The Conscience, As Illustrated by Ezra and Nehemiah

I’m currently reading Nehemiah: A Pastoral and Exegetical Commentary, as part of Introduction to Old Testament I (SBTS). Really enjoying it so far. It strikes a good balance between textual matters and application in the life of the church.

In Chapter 2, in the section concerning 2:7-8a, I ran upon this section, that made me stop and think:

Nehemiah basically makes two requests. The first request is for letters ensuring his safe passage to Judah. As noted in the books of Ezra and Nehemiah, Judeans faced stiff resistance and oppression from their enemies (see Ezra 4-6; Neh 4). Obviously, Nehemiah knows of the dangers and asks the king for help. It may be of interest to note that about thirteen years earlier Ezra refused to ask the king for an escort to travel from Persia to Judah because he had told the king, “The hand of our God is favorably disposed to all those who seek Him” (Ezra 8:22b). Brown’s comments are helpful for thinking about the differences between Ezra and Nehemiah:

Everybody is different and there is nothing monochrome about God’s servants. Thirteen years earlier Ezra had refused the offer of Persian soldiers to accompany his people on their way back to Judah, believing the “gracious hand of our God is on everyone who looks to him.” But Nehemiah maintained that because the gracious hand of God was upon him, the king granted his request for protection. One man’s commitment to God precluded the escort; the other welcomed it. Ezra regarded soldiers as a lack of confidence in God’s power; Nehemiah viewed them as evidence of God’s superlative goodness…We must not rigidly stereotype believers into identical patterns of spirituality.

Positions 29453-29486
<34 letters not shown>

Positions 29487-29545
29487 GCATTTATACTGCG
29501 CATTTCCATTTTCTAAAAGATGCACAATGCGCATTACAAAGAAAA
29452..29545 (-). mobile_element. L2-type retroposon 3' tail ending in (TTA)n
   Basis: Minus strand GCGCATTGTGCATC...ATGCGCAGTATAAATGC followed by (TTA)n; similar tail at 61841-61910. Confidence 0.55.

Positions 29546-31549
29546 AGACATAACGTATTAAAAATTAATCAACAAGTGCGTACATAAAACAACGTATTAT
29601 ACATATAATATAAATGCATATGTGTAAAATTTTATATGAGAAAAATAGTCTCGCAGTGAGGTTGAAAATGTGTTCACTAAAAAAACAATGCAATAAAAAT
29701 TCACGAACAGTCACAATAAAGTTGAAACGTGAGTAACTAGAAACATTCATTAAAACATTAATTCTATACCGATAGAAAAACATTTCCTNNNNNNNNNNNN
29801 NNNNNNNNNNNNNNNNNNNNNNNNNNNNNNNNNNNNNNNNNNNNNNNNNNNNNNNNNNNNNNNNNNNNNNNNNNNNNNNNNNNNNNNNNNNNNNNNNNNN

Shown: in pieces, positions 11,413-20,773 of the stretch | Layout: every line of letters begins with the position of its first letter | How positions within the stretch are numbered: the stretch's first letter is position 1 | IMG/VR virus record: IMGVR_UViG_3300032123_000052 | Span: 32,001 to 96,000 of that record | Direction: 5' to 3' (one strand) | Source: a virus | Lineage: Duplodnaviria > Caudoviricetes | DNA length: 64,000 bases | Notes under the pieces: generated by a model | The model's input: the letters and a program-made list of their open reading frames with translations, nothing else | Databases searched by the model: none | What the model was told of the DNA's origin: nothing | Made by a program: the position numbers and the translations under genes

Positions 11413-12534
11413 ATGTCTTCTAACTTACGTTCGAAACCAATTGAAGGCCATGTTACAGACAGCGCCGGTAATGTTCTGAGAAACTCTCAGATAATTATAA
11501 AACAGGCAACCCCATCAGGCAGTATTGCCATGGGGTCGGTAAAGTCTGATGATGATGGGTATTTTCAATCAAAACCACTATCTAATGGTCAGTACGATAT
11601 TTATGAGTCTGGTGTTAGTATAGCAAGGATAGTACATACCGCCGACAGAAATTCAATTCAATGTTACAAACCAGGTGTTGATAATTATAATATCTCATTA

Both Ezra and Nehemiah sought to honor God in what they did, and God blessed both of them for it. Depending on the Lord and acting in a way that brings him glory must be the preeminent goal. God will bless the efforts of such individuals regardless of the various paths they take to accomplish it.

Nehemiah, T.J.Betts, pp. 33-34

That reminds me of the classic set of verses in Proverbs (26:4-5), Answer not a fool according to his folly, lest you be like him yourself. Answer a fool according to his folly, lest he be wise in his own eyes. So which is it? Faced with a fool, are we to answer or stay quiet? Yes! Wisdom and humility make all the difference. Or, jumping to Romans 14:4, Who are you to pass judgment on the servant of another? It is before his own master that he stands or falls. And he will be upheld, for the Lord is able to make him stand.

Some things are going to be one way and one way only. I am the way, and the truth, and the life. No one comes to the Father except through me, says Jesus in John 14:6. But Nehemiah, though Dr. Betts, provides a helpful reminder that with much of life, including a faithful walk before God, humility is still necessary, our way of “getting the job done” may not be the only way, or even the best way, and that God’s glory should be determinative. And, I’m inclined to believe the Spirit has something to say, too.

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